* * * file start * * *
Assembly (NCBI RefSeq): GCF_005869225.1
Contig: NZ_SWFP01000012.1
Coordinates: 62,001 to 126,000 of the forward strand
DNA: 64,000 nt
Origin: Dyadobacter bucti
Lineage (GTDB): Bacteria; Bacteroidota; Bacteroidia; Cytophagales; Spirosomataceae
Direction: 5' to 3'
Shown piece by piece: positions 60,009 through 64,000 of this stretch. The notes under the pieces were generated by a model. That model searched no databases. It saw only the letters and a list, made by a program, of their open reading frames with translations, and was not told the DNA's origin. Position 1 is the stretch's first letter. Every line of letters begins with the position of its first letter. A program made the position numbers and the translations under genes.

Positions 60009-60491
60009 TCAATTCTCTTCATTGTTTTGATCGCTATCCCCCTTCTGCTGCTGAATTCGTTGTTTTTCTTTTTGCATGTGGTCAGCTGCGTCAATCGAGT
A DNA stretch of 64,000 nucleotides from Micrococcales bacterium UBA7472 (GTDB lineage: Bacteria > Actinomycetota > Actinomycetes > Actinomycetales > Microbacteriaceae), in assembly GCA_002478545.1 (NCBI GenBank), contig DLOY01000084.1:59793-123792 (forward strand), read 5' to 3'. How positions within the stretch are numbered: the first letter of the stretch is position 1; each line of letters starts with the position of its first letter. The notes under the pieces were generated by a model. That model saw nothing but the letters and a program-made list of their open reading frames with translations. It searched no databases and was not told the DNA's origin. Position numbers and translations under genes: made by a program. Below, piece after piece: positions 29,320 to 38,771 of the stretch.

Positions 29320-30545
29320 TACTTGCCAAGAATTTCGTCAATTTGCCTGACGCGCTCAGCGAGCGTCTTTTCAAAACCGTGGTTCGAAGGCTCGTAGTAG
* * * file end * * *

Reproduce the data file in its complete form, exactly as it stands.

Assembly (NCBI RefSeq): GCF_005869225.1
Contig: NZ_SWFP01000012.1
Coordinates: 62,001 to 126,000 of the forward strand
DNA: 64,000 nt
Origin: Dyadobacter bucti
Lineage (GTDB): Bacteria; Bacteroidota; Bacteroidia; Cytophagales; Spirosomataceae
Direction: 5' to 3'
Shown piece by piece: positions 60,009 through 64,000 of this stretch. The notes under the pieces were generated by a model. That model searched no databases. It saw only the letters and a list, made by a program, of their open reading frames with translations, and was not told the DNA's origin. Position 1 is the stretch's first letter. Every line of letters begins with the position of its first letter. A program made the position numbers and the translations under genes.

Positions 60009-60491
60009 TCAATTCTCTTCATTGTTTTGATCGCTATCCCCCTTCTGCTGCTGAATTCGTTGTTTTTCTTTTTGCATGTGGTCAGCTGCGTCAATCGAGT
A DNA stretch of 64,000 nucleotides from Micrococcales bacterium UBA7472 (GTDB lineage: Bacteria > Actinomycetota > Actinomycetes > Actinomycetales > Microbacteriaceae), in assembly GCA_002478545.1 (NCBI GenBank), contig DLOY01000084.1:59793-123792 (forward strand), read 5' to 3'. How positions within the stretch are numbered: the first letter of the stretch is position 1; each line of letters starts with the position of its first letter. The notes under the pieces were generated by a model. That model saw nothing but the letters and a program-made list of their open reading frames with translations. It searched no databases and was not told the DNA's origin. Position numbers and translations under genes: made by a program. Below, piece after piece: positions 29,320 to 38,771 of the stretch.

Positions 29320-30545
29320 TACTTGCCAAGAATTTCGTCAATTTGCCTGACGCGCTCAGCGAGCGTCTTTTCAAAACCGTGGTTCGAAGGCTCGTAGTAG